Updated: Aug 8, 2019
The overall cap on pension savings could catch out those with modest incomes.
New analysis by Royal London shows more than 1.5 million people are on track to exceed the lifetime allowance on their pension savings*.
Under the current rules, if your pension savings are worth more than £1.055 million, then you have to pay a tax charge of 55% if you take the excess as a lump sum. If you take it as income, for instance as drawdown or by purchasing an annuity, it will be taxed at 25%. This is on top of Income Tax at your marginal rate.
Around 290,000 savers already have pension rights above the limit and well over a million more are at risk of breaching it by the time they retire**.
Almost half of those who are already over the lifetime allowance are continuing to add to their pension wealth, thereby storing up an even bigger tax charge with every passing year.
Rise and fall
When it was introduced in 2006, the LTA stood at £1.5 million. It was then increased each year, reaching £1.8 million by 2010. But since then, successive cuts have put many more savers within range.
The insurer suggests that many senior public sector workers with generous defined benefit pensions are in danger of exceeding the limit – as are better-paid private sector workers with salaries of £60,000 or more.
“This research shows, for the first time, how the drastic cuts in the lifetime allowance mean that large numbers of workers will now be caught by a limit that was originally only designed for the super-rich,” Steve Webb, Director of Policy at Royal London.
“The government needs to think hard about how to make sure people are aware of these limits in time to make alternative arrangements, and individuals need to take expert advice if they are to avoid potentially huge tax bills”.
If you’re closing in on the lifetime allowance, opting out of further pension saving in favour of other investments could make sense. But Tony Clark, a pensions specialist at St. James’s Place, warns against making any knee-jerk reactions.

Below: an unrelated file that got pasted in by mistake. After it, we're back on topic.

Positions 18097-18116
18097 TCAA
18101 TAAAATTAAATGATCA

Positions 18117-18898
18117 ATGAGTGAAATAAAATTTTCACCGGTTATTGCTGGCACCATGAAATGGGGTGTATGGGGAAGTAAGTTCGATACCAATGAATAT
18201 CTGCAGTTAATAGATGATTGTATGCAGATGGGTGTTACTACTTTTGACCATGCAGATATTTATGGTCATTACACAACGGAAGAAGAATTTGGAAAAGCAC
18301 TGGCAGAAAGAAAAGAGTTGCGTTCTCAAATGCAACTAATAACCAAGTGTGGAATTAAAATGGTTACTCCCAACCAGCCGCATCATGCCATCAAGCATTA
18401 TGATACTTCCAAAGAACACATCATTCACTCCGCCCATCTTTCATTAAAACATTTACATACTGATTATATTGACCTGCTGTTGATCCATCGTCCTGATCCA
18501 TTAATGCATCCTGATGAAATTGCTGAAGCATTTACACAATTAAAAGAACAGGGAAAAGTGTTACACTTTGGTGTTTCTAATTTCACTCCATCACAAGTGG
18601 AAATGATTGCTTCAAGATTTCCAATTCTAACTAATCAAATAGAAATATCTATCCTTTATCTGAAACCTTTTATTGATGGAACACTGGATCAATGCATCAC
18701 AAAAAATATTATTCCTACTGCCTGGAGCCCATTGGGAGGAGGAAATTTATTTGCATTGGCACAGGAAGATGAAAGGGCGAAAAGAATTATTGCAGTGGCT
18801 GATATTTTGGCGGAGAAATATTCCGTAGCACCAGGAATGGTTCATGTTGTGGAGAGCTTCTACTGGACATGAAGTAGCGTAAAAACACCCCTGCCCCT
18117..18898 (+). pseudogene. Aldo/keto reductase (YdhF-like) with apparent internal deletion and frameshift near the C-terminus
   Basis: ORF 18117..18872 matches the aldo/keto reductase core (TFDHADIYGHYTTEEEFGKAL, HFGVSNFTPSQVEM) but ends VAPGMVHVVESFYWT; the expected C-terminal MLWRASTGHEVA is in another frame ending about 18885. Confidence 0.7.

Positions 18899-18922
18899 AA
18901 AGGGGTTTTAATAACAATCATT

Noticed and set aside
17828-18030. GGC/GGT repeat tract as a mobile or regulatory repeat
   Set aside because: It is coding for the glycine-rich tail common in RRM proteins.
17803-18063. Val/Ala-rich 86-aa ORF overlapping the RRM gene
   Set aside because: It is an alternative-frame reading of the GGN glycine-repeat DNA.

"Quitting your pension will mean missing out on contributions from your employer, as well as valuable tax relief," he says.
“Even taking into account the tax penalty, it could make sense to carry on saving. A potential lifetime allowance issue shouldn’t always automatically lead to a stop in contributions."
You may also need to consider the needs of younger family members. For instance, it may be better to carry on contributing to your pension if you intend to leave it as a legacy when you die. This is because monies within the pension are outside your estate for Inheritance Tax (IHT) purposes, whereas most other investments count. If the pension pot exceeds the lifetime allowance when you die, then your beneficiaries will have to pay the lifetime allowance charge, but this could be significantly less than paying IHT at 40%.
“Seeking advice is your best option,” says Clark.
The value of an investment with St. James's Place will be directly linked to the performance of the funds selected and may fall as well as rise. You may get back less than the amount invested.
The levels and bases of taxation, and reliefs from taxation, can change at any time and are dependent on individual circumstances.
*/** The Lifetime Allowance timebomb, Royal London, 24 March 2019. The research is based on detailed analysis of data on more than 7,700 workers from Wave 1 and Wave 5 of the ‘Wealth and Assets Survey’.
DWB Wealth Consultancy LLP